Grease Compatibility And Why The Charts Aren’t Exactly Accurate

I never really thought much about grease compatibility years ago when I first started working on my vehicles. I was uninformed figuring “Grease is Grease.” (Kind of like the “Oil is Oil” people.)

I had a standard grease gun (back then cars still had grease fittings) and would pick up a tube of grease when I needed it at Sears, Bradley’s, K-Mart, Benny’s or wherever I happened to be when I remembered I needed it. As long as the price was cheap and it fit my gun, that’s all I cared about.

In 1992 when I became an AMSOIL Dealer, one of the things I put in stock was a case of the multi-purpose grease. Didn’t think anything of it at the time other than if someone wanted grease, I’d have some.

Got to the point when I needed more grease for the gun and was going to go pick some up when I remembered I already had some. Put a new tube of AMSOIL grease in the gun and finished greasing the linkage and suspension .

In 1992 I was still driving older vehicles that didn’t have the best grease seals on the steering linkage and ball joints. As soon as I started pushing grease in I would get a little water then some water/grease mix would come out of the boot/seal. Didn’t think anything of it. This was normal for all my vehicles for the prior 25 years.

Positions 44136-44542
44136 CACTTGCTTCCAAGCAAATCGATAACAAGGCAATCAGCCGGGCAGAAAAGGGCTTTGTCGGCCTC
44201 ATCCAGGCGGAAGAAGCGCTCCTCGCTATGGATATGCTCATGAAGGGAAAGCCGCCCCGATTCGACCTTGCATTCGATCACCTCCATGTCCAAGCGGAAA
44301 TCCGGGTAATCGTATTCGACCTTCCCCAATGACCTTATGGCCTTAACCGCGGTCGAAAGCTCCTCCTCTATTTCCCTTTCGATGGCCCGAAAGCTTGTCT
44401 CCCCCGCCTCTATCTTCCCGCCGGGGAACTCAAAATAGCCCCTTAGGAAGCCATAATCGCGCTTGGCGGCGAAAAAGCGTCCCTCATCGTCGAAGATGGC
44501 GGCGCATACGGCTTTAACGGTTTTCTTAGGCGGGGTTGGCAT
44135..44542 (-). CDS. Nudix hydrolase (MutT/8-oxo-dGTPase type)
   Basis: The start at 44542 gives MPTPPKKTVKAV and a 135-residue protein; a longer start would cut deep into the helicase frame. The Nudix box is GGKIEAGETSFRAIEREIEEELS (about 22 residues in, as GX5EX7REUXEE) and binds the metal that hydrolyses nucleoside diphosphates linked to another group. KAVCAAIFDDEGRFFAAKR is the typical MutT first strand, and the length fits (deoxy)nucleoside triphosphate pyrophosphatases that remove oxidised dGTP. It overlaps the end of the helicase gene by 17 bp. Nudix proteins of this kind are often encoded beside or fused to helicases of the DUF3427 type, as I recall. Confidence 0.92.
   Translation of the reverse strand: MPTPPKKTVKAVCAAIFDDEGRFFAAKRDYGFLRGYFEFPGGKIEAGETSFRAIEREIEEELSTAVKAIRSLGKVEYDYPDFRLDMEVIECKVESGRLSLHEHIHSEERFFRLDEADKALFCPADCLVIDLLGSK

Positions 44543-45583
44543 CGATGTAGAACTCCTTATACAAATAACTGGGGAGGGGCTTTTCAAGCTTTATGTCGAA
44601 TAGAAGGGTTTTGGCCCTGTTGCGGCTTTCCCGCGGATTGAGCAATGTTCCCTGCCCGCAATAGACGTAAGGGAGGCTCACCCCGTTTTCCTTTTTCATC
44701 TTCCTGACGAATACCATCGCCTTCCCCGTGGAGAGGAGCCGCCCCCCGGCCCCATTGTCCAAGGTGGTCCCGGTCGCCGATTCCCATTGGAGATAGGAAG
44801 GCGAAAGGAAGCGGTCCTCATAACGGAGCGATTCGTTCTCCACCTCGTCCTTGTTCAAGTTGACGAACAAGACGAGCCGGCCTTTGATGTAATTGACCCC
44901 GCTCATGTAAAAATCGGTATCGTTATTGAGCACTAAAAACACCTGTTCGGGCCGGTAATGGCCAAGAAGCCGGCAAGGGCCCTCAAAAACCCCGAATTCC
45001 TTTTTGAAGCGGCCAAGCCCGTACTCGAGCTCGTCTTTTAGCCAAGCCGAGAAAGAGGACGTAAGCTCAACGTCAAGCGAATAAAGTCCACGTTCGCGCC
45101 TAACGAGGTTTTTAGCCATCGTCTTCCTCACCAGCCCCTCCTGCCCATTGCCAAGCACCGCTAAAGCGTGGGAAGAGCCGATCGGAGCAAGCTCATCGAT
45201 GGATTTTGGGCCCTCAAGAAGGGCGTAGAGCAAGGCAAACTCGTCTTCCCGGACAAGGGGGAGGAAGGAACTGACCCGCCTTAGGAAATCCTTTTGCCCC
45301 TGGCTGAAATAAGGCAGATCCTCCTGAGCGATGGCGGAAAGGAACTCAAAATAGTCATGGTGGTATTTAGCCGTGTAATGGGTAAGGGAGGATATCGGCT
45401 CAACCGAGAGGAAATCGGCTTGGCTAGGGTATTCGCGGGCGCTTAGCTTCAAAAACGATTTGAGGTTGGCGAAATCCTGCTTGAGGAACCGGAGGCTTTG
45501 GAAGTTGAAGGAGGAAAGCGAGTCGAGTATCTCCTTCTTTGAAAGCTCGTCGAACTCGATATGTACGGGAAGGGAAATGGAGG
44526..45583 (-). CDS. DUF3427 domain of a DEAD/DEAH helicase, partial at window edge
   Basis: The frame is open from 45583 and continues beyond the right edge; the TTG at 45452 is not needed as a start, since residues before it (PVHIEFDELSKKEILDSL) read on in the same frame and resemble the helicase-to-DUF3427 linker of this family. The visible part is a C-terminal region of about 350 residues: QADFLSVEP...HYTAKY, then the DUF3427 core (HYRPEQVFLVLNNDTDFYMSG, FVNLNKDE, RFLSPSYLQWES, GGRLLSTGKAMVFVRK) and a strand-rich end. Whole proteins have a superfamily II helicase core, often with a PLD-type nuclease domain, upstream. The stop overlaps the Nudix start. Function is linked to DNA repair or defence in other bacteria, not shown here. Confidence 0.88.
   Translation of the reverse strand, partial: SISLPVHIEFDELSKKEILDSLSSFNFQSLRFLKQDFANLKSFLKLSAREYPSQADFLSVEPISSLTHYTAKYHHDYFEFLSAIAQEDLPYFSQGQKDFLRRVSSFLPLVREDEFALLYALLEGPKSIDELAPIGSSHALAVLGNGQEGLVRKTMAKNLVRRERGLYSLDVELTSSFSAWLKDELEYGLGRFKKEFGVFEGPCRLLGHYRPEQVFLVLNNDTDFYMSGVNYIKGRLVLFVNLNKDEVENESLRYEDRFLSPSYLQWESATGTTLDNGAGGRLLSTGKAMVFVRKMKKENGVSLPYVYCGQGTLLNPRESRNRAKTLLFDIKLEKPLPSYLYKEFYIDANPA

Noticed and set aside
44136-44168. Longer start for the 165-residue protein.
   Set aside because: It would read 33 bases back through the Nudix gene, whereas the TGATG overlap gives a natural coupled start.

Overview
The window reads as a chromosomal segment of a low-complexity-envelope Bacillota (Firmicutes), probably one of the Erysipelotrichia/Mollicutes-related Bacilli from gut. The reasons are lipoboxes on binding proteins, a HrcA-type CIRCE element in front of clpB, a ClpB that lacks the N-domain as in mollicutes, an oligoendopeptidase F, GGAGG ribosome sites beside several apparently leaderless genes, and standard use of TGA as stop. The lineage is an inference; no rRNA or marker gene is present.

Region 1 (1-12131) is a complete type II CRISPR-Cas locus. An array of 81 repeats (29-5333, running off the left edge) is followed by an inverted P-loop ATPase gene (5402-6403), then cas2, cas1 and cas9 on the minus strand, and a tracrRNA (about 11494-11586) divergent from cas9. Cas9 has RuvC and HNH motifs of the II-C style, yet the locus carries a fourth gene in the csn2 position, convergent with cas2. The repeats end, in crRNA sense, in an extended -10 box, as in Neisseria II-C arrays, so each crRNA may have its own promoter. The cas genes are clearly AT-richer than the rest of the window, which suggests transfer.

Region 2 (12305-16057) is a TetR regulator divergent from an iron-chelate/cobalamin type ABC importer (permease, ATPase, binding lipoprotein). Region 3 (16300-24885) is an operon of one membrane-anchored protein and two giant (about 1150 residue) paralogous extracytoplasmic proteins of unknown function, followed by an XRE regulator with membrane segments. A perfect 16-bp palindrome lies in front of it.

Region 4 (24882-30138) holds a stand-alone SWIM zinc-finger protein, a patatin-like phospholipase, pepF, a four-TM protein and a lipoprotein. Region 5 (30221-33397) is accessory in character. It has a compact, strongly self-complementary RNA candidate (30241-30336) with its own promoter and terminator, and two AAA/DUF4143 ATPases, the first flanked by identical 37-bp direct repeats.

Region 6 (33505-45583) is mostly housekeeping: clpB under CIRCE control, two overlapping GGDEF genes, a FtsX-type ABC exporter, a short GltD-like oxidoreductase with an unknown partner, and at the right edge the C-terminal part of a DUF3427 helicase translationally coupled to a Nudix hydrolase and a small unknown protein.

The next time I greased fittings I didn’t get any water, only a little dark grease mixture. I’m guessing this was a mix of the original grease I had been using and the AMSOIL grease. Still didn’t think much about it until the next time when all I got was a little red AMSOIL grease. Since then I have never gotten any water out of a fitting lubricated with AMSOIL.

To get back on track, when I finally came across a Grease Compatibility Chart it finally dawned on me that maybe I should be checking compatibility. Reviewed the charts and, whenever anyone ordered grease for the first time, reminded them to check the compatibility with what they were previously using. (Just because 2 greases are rated NLGI#2 GC-LB doesn’t mean they are compatible.)

A while back I added a link to the AMSOIL Grease Compatibility Chart. For most people, it’s probably a good start. At least it should help prevent any major problems. But today I read an article and learned that the Compatibility Charts really aren’t perfect since they are only looking at the filler/thickener and not the base oil or additives used in the grease.

If you are greasing machines or equipment that must remain in service (because being Out of Service creates major problems), check out this article (How To Determine Grease Compatibility And Why It’s Important) from the Lube Tips Newsletter published by NORIA. It may just save you some down time.

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